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SF voters to weigh supplementing educator salaries with parcel tax

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Public school supporters rally outside San Francisco’s Federal Building on April 11, 2017, to protest federal budget cuts to public schools and to highlight the lack of affordable teacher housing in The City. (Jessica Christian/2017 S.F. Examiner)

As teachers walk out of classrooms across the country to demand increased wages and resources, San Francisco voters are being asked to help address an educator recruitment and retention crisis on the home front by backing a tax that would boost salaries by 7 percent for two decades.

Proposition G, on the June 5 primary ballot, is expected to generate $50 million annually by levying a $298 parcel tax — a type of property tax that is not directly based on property values — on real estate owners, with a few exceptions.

If approved, the tax would commence on July 1 and adjust for inflation each year. A majority of that revenue, 75 percent, will be used to directly increase educator salaries through a fixed 7 percent add-on annually over the next 20 years.

For a first-year teacher making $62,769, the tax would translate to a $4,036 increase. A 10th-year teacher with a salary of $80,047 would receive an extra $5,527. The measure’s proponents hope the pay boost will help address the school district’s struggle with recruiting and keeping qualified teachers in recent years.

“There is a perfect storm of challenges. We have a national teacher shortage, with fewer people going into the profession across the country,” said Myong Leigh, deputy superintendent of the San Francisco Unified School District. “In San Francisco, we have an acute housing affordability challenge and we have constraints on the funding we get from the state.”

California currently ranks 42nd in the country in per-pupil spending, which in San Francisco is about $11,000 per student.

Prop. G would provide additional resources for students, with remaining revenue to fund classroom and school technology and increase personnel and resources at 10 high-needs schools identified by the district as historically underserved.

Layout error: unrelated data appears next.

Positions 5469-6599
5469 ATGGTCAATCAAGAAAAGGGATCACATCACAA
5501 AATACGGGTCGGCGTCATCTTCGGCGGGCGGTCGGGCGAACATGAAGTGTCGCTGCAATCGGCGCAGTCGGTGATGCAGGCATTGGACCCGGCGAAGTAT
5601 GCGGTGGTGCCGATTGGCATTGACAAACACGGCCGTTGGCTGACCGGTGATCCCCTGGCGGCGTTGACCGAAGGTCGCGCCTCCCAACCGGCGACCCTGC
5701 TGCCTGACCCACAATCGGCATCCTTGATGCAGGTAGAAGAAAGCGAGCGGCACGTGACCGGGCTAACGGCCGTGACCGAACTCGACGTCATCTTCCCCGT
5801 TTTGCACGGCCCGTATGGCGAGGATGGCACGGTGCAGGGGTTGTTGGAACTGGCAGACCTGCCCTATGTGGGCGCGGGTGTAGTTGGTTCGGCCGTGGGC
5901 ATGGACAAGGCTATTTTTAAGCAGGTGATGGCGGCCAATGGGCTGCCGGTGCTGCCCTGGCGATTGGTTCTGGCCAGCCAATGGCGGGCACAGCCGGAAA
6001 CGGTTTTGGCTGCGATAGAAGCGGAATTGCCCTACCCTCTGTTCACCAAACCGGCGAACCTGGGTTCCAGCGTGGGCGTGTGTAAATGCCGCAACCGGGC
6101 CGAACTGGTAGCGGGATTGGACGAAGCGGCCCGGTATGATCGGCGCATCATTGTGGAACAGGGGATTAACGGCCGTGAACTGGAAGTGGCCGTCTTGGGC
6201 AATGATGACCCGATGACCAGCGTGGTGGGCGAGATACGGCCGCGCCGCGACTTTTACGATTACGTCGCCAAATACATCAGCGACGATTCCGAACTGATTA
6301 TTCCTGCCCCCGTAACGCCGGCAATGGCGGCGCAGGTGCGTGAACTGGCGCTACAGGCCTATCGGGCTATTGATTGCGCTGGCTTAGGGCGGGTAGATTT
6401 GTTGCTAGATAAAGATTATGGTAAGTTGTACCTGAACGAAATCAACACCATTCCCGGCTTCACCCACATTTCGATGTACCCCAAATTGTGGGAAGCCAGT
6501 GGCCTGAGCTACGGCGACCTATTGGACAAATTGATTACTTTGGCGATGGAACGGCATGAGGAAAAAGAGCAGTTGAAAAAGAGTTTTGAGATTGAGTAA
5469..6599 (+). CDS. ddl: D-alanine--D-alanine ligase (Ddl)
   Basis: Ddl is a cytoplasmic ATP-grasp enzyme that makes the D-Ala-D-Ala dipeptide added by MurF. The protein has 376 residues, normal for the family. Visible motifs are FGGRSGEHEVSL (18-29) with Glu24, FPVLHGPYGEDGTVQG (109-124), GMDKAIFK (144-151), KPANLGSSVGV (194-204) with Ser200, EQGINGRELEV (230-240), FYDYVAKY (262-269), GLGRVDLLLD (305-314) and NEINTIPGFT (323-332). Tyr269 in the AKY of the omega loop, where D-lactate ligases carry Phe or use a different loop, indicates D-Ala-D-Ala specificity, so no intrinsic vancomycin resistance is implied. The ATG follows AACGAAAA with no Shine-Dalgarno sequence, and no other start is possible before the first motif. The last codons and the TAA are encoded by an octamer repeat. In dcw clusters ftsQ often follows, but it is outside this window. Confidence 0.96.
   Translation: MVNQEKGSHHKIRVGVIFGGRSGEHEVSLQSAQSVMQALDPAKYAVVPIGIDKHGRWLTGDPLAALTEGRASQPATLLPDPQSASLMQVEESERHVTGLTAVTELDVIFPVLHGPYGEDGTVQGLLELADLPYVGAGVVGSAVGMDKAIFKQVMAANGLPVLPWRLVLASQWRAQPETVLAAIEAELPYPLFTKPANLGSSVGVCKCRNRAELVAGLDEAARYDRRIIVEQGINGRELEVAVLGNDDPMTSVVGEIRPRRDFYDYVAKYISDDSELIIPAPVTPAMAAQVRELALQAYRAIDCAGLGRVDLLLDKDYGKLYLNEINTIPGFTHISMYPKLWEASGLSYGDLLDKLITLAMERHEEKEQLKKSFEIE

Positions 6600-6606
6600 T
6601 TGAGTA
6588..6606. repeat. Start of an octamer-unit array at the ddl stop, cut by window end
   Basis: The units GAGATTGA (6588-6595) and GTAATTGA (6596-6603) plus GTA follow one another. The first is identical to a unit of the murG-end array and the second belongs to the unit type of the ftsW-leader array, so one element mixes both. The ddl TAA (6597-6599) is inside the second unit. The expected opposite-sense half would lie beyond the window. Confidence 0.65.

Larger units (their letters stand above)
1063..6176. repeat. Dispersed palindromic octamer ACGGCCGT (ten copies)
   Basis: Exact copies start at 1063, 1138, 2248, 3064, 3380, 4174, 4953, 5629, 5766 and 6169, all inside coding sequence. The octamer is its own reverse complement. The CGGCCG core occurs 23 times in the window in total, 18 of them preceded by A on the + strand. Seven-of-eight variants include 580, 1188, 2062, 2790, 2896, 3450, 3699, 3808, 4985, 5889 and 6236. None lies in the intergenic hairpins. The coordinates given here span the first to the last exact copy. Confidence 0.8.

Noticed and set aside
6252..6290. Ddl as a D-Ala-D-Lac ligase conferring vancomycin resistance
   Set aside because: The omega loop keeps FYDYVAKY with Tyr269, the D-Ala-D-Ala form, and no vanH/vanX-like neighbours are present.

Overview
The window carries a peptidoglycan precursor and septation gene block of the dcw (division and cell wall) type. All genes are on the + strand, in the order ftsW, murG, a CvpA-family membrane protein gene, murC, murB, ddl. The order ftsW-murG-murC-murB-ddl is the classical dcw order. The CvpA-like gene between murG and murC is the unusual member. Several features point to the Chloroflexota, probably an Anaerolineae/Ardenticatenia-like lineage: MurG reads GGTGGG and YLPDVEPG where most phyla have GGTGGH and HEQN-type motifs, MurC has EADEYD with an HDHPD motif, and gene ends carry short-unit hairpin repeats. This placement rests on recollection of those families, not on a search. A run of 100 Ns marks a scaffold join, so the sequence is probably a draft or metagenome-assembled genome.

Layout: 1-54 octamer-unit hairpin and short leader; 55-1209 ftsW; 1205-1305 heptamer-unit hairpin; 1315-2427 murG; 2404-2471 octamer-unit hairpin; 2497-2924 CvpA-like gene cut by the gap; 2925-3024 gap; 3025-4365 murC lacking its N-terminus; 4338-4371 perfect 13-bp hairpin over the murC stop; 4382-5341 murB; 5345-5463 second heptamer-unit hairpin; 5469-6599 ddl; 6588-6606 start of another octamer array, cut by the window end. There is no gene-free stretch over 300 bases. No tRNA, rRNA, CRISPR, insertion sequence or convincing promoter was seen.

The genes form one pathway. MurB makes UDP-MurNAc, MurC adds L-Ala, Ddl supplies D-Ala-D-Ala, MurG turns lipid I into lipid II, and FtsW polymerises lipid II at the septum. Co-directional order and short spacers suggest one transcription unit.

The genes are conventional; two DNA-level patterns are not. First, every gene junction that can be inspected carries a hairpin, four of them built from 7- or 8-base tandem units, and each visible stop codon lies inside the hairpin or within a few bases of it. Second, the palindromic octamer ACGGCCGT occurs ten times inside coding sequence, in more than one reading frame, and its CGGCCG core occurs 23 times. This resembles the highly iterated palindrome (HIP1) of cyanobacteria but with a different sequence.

Funding will also be set aside for professional development, compensation for non-educator school district employees and charter schools, which stand to receive some $2 million.
The parcel tax was negotiated under threat of a teacher strike to supplement an 11 percent base salary increase and a one-time 3 percent bonus that resulted from a nearly 24-month bargaining process between the SFUSD and its educator union, United Educators of San Francisco, last fall. The tax was initially expected to raise educator salaries by 2 percent annually.

“When we first bargained, the contract anticipated a 2 percent add-on and 1 percent bonus,” said UESF Executive Vice President Susan Solomon. “But when we really looked at the numbers after the contract was settled and we could analyze it more deeply, we realized it’s 7 percent that can be generated from this $37.5 million.”
Unlike some past efforts to address low wages, Prop. G raises pay across the board and includes paraeducators, who are lower on the pay scale than teachers and have been left out of a previous parcel tax initiative.

Officially opposing the measure is the Libertarian Party of San Francisco, which takes the stance that taxation “should be voluntary, not coercive.”

“A parcel tax is increasing the cost of owning property which increases the cost of housing, because the owners have to pay the property taxes. If they rent out the housing, then in order to break even, they have to raise rents,” said the group’s outreach director, Starchild.

The Quality Teacher and Education Act was passed in 2008 and imposed a parcel tax of $198 annually, though inflation has brought that amount to $244 to date.

That parcel tax expires in 2028, and should Prop G. pass, the two taxes will overlap for the next 10 years.

Those who will be subject to paying the tax can expect to be billed upward of $500 in the first year of its implementation. Seniors over the age of 65 who own property are exempt.

Aubrey Freedman, the group’s secretary, called the additional tax “an unbelievable burden” on property owners.

“I honestly, I don’t think it will change the outcome of the government schools in San Francisco. There is one third of parents who have children in San Francisco and send them to private schools. It’s shocking for a city like San Francisco,” added Freedman.

San Francisco’s cost of living is the highest in the country, and Prop. G would come as a significant step toward ensuring that SFUSD teachers and paraeducators are paid enough remain living and working in The City, according to its supporters.

“This won’t get us to the top but it gets us a lot closer,” said Solomon. “We will still be looking at salary increases in [future] bargaining and we will be looking at the state level to move the needle. We won’t get it from federal government right now — this is really about state and local [initiatives.]”

Some 64 percent of teachers survey conducted by the school district on the issue of affordability indicated that they paid more than 30 percent of their wages towards rent or housing, according to Leigh. Of that group of teachers, the survey found that at least 15 percent are paying more than half of their income on housing.

According to federal guidelines, a household that spends more than 30 percent of its income on rent and utilities is considered rent- burdened.

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